For Two weeks before AprilDeepNash Competed with humans Stratego Online gamers Gravon. After 50 matches, DeepNash It was ranked third out of all Gravon Stratego Since 2002. “Our work shows that such a complex game as Stratego, involving imperfect information, does not require search techniques to solve it,” One member of the team says Karl TuylsDeepMind researcher in Paris. “This is a really big step forward in AI.”

“The results are impressive,” Reckon. Noam BrownA researcher at Meta AI is headquartered in New York CityThis is the report of the 2019 poker-playing AI team led by. Pluribus4.

Diplomacy Machine

Brown And his coworkers at Meta AI set their sights at a different challenge: building an AI capable of playing DiplomacyA game that can have up to seven players and each player representing a major power in pre-First World War Europe. The Goal is to control supply centres through the movement of units (fleets, armies). ImportantlyThe game is different from two-player games like Two-Player Games. It requires active communication between players and private communication. Go Or Stratego.

“When you go beyond two-player zero-sum games, the idea of Nash equilibrium is no longer that useful for playing well with humans,” ” Brown.

So, the team trained its AI — named Cicero — on data from 125,261 games of an online version of Diplomacy Human players. Combining These with self-play data Cicero’s strategic reasoning module (SRM) learnt to predict, for a given state of the game and the accumulated messages, the probable policies of the other players. Using This prediction allows the SRM to choose an optimal action and signal its approval. ‘intent’ To Cicero’s dialogue module.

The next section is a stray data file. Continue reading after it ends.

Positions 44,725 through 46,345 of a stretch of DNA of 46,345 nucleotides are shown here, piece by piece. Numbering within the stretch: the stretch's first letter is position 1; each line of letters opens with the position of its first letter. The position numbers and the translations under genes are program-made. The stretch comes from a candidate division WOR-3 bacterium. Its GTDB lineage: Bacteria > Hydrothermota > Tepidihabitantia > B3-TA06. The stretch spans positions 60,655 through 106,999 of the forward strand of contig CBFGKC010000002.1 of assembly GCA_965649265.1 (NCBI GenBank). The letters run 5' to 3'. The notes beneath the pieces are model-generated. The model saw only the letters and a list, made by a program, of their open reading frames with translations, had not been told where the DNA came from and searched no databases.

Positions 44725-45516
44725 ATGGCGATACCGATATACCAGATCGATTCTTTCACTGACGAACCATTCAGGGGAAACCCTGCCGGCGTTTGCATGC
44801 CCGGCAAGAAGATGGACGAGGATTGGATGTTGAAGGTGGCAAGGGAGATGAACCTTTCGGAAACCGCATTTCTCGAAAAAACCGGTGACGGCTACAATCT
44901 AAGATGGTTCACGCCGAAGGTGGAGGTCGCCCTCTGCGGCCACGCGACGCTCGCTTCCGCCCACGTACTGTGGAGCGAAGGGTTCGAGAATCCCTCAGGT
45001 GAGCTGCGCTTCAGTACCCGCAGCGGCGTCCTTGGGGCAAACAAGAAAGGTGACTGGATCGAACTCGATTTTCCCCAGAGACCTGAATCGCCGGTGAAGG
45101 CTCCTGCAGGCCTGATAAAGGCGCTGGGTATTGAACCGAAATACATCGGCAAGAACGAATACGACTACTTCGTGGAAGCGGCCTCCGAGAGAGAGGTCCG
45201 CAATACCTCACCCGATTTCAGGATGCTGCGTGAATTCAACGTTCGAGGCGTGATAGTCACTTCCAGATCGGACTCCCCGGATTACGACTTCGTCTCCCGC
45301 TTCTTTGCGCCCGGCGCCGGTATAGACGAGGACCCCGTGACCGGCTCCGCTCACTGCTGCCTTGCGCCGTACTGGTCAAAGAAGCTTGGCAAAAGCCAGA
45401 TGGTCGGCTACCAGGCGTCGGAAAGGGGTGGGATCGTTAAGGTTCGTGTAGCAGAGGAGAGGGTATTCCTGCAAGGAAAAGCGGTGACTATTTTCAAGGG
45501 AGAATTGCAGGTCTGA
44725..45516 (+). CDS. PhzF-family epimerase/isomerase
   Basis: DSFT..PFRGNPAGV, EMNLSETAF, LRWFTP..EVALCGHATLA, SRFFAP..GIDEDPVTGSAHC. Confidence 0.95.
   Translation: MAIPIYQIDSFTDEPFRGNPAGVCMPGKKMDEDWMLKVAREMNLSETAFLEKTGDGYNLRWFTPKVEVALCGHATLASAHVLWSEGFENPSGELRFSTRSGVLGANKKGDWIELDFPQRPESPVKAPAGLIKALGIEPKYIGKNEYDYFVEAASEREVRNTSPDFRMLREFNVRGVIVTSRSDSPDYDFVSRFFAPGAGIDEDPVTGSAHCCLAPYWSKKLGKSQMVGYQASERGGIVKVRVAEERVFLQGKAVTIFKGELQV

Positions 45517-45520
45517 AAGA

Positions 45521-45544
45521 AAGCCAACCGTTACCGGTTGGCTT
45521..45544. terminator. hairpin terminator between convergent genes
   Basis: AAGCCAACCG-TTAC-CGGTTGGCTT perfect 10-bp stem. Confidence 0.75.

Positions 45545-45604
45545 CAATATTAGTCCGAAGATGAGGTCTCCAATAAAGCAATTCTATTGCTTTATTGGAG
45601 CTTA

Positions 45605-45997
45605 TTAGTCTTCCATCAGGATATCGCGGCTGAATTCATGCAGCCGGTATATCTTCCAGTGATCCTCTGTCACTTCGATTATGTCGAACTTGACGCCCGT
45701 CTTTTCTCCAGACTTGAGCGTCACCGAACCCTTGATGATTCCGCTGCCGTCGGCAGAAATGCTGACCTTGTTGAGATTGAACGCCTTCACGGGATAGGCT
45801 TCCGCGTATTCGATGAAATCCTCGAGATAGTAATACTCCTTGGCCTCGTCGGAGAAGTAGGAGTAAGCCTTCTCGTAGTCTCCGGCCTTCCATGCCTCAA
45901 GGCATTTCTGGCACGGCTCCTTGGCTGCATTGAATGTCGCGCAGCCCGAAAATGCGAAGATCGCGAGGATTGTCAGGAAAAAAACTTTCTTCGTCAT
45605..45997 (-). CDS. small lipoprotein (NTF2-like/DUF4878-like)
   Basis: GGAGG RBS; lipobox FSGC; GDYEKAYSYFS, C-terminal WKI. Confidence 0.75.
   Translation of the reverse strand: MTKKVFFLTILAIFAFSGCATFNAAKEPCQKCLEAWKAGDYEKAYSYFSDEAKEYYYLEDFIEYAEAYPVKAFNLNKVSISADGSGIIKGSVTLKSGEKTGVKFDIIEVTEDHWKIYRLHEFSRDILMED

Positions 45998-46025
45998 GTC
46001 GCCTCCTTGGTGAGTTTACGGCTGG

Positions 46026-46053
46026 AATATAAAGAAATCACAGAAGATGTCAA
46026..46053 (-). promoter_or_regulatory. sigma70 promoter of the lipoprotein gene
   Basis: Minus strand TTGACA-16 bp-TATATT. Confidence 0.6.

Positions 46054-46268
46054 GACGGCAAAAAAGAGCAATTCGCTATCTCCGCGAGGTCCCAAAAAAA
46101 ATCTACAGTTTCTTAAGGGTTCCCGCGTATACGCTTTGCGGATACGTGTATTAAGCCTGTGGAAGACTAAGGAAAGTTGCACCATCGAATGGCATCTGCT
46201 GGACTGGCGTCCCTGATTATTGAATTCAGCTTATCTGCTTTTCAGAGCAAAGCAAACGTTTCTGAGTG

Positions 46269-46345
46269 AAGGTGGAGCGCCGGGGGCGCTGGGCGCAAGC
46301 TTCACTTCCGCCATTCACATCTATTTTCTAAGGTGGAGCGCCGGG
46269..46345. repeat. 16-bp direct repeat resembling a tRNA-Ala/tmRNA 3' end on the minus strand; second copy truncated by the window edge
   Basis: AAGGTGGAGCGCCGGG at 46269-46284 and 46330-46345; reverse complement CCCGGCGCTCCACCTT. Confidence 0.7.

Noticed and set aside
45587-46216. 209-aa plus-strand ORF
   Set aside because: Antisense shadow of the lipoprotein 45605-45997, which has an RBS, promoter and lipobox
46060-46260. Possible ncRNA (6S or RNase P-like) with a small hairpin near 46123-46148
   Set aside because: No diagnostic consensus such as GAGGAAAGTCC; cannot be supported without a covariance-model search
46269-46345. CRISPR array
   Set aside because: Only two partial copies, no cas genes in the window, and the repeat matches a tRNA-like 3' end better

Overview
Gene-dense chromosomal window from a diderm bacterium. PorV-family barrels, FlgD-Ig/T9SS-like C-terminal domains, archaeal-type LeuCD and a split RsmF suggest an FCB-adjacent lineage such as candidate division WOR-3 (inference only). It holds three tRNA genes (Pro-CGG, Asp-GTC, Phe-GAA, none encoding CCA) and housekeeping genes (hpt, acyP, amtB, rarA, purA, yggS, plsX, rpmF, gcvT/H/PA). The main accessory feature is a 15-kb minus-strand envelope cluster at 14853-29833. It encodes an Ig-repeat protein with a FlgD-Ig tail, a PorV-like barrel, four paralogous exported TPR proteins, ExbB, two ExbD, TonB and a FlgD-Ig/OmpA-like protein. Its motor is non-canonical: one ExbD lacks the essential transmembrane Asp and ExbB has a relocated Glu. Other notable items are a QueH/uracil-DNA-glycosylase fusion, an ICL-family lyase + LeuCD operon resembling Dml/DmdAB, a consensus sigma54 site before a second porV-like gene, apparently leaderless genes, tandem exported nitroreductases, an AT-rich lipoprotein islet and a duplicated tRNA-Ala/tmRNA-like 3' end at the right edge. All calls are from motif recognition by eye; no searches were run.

The dialogue module was built on a 2.7-billion-parameter language model pre-trained on text from the Internet Then, fine-tune the message using messages from Diplomacy People play games. Given Intent from the SRM is generated by the module. It generates a conversational text message (for example: CiceroThe following is a representation England, might ask France: “Do you want to support my convoy to Belgium?”).

In 22 November Science Paper2The team found that 40 online games were played. “Cicero achieved more than double the average score of the human players and ranked in the top 10% of participants who played more than one game”.

Real-World behavior

Brown It is possible to create real-world applications using game-playing AIs that interact with humans. “If you’re making a self-driving car, you don’t want to assume that all the other drivers on the road are perfectly rational, and going to behave optimally,” He says. CiceroHe adds that it is a significant step in the right direction. “We still have one foot in the game world, but now we have one foot in the real world as well.”

Wellman He agrees but states that more work is required. “Many of these techniques are indeed relevant beyond recreational games” He believes that this can be applied in the real world. “Nevertheless, at some point, the leading AI research labs need to get beyond recreational settings, and figure out how to measure scientific progress on the squishier real-world ‘games’ that we actually care about.”